Soldiers’ Aid Societies During The Civil War

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Soldiers’ aid societies began to form shortly after the Civil War began. Women – most from the upper classes – wanted to do something to help their husbands, brothers, children, friends, and neighbors that went off to fight in the war. Since they couldn’t fight on the front lines, and female nurses were discouraged from helping directly on the battlefield, (even Clara Barton was viewed negatively for this, even though she didn’t let it stop her) the women back home decided to do what they could in order to help. This wound up being in the form of gathering supplies to send out to the soldiers. Specifically, first aid supplies, including bandages and blankets.

In the north, these soldiers’ aid societies (also called ladies’ aid societies) formed a network that wound up becoming part of the U.S. Sanitary Commission. These groups met regularly, held fundraisers, and also had group headquarters, usually in a storefront, in order to keep the supplies in one place until they could be shipped to the battlefield that needed them the most. This gave the women involved a taste of what it would be like to run a store or other business, and, in a way, led to the burgeoning women’s rights movement that formed during the latter half of the 19th century.

A flyer for a ladies’ aid society fundraiser.

One of the first soldiers’ aid societies in the U.S. was the one in Cleveland, Ohio. Officially called the Northern Ohio Soldiers’ Aid Society, it formed in April, 1861, just five days after the Civil War began with Abraham Lincoln’s call to arms. This particular group, like others located throughout the Union, sent thousands of dollars worth of clothing, blankets, medical supplies, and other things to the soldiers on the battlefield. Once the soldiers began returning wounded, the women who ran the organization founded a group home for them. This home became the first place that soldiers returned to once they were released from duty, unless they were fit and ready to go back home. However, even those soldiers received some help from the society – in the form of handling their military benefits paperwork and helping them find jobs.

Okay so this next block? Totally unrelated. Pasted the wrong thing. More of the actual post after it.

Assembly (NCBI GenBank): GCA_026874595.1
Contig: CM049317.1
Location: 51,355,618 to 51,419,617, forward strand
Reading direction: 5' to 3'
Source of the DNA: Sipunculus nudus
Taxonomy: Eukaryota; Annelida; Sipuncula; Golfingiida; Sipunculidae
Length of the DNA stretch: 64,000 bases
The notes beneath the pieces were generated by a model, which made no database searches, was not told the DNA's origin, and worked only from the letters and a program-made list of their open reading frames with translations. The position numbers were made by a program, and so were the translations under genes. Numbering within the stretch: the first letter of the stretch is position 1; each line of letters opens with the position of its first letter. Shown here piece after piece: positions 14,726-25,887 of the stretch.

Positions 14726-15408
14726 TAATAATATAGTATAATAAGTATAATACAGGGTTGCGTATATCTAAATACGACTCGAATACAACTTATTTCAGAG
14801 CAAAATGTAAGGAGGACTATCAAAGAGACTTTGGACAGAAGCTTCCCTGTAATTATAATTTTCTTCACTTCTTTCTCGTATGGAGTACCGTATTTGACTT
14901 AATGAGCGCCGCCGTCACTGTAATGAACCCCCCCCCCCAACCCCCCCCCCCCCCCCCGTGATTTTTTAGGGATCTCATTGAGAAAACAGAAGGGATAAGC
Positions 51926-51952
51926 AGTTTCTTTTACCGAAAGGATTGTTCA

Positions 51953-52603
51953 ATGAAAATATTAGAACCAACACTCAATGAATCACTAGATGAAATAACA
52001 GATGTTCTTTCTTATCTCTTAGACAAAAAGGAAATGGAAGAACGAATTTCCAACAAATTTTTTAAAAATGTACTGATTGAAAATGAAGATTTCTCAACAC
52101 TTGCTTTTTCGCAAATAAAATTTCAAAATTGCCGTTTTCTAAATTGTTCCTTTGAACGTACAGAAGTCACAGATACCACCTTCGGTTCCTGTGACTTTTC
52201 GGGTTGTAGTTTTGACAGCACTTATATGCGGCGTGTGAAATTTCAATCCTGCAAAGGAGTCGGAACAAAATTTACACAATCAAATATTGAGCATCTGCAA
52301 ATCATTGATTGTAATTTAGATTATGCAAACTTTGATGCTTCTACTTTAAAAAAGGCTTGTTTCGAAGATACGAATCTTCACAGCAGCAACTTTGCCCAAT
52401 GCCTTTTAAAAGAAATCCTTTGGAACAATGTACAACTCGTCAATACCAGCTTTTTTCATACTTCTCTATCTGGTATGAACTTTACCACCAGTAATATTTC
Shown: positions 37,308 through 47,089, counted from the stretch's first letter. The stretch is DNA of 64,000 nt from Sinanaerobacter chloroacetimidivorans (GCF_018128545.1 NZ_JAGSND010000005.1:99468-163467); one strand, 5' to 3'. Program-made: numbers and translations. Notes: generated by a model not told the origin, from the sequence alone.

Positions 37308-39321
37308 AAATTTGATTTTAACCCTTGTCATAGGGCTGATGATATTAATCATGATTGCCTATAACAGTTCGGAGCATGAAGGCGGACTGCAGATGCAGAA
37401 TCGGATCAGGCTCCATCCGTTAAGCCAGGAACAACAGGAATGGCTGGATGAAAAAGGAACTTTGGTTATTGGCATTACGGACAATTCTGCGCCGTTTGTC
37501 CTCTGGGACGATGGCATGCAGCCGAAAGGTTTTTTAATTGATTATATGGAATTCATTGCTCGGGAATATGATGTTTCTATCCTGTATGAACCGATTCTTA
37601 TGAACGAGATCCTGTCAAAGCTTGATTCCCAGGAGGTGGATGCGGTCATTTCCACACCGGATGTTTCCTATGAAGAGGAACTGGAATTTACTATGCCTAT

After the Civil War ended, all of the soldiers’ aid societies closed their doors. By the 1870s, not a single one remained open. The women were needed back at home. However, the impact of the work that they did could be felt for years afterwards remains an important – yet somewhat overlooked – part of history.

 

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